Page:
Similar to other laws providing job-protected leave, the new law requires employers to reinstate employees returning from PFL to his or her prior position of employment (or to a comparable position with comparable pay, benefits, and other terms and conditions of employment). In addition, the taking of paid leave under the new law must not serve to reduce any of the employee’s accrued benefits at the time of taking such leave.
However, the new law in and of itself does not entitle employees who take leave to continue to accrue benefits, such as sick or personal days, while out on leave. This also includes accrual of any seniority rights to which the employee may have been entitled if he or she did not take the leave. Accordingly, it is important for employers to review their existing policies or agreements to determine how accruals of benefits are treated with other forms of leave. In an effort to avoid any adverse claims, employers should utilize a consistent policy for all forms of leave, with an eye to any laws governing other forms of leave. In addition, if an existing collective bargaining agreement provides for the accrual of benefits such as this while out on leave, the new law will not serve to limit such terms and conditions.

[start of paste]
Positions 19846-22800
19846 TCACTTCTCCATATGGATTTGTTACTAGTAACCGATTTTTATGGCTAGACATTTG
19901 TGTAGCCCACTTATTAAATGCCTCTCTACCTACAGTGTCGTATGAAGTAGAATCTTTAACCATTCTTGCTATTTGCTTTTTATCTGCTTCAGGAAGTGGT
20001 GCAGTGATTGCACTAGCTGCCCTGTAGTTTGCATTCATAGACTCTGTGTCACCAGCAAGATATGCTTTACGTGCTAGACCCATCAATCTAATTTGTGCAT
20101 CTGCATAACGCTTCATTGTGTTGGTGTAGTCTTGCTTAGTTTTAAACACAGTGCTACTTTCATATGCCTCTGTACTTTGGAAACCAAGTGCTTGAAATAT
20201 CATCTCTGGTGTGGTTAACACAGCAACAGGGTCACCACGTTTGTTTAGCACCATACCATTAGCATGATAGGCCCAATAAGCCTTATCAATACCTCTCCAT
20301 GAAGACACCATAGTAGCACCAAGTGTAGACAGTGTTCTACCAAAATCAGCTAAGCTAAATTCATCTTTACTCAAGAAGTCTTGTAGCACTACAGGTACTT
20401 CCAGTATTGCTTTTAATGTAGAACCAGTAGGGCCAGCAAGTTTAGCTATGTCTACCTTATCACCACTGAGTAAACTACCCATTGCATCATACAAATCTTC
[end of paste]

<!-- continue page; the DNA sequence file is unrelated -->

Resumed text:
Restrictions on Taking PFL
Employees may not collect benefits for short-term disability required by New York State law and PFL concurrently. Additionally, employees who also are eligible for disability benefits may receive only a combined amount of 26 weeks of disability benefits and PFL benefits in a 52-consecutive calendar week period.
Other situations in which PFL benefits may not be payable include when the employee is:
Receiving total disability payments pursuant to a claim for workers’ compensation, volunteer firefighters’ benefits, or volunteer ambulance workers’ benefits;
Not employed or is on administrative leave from his or her employment;
Collecting sick pay or paid time off from the employer;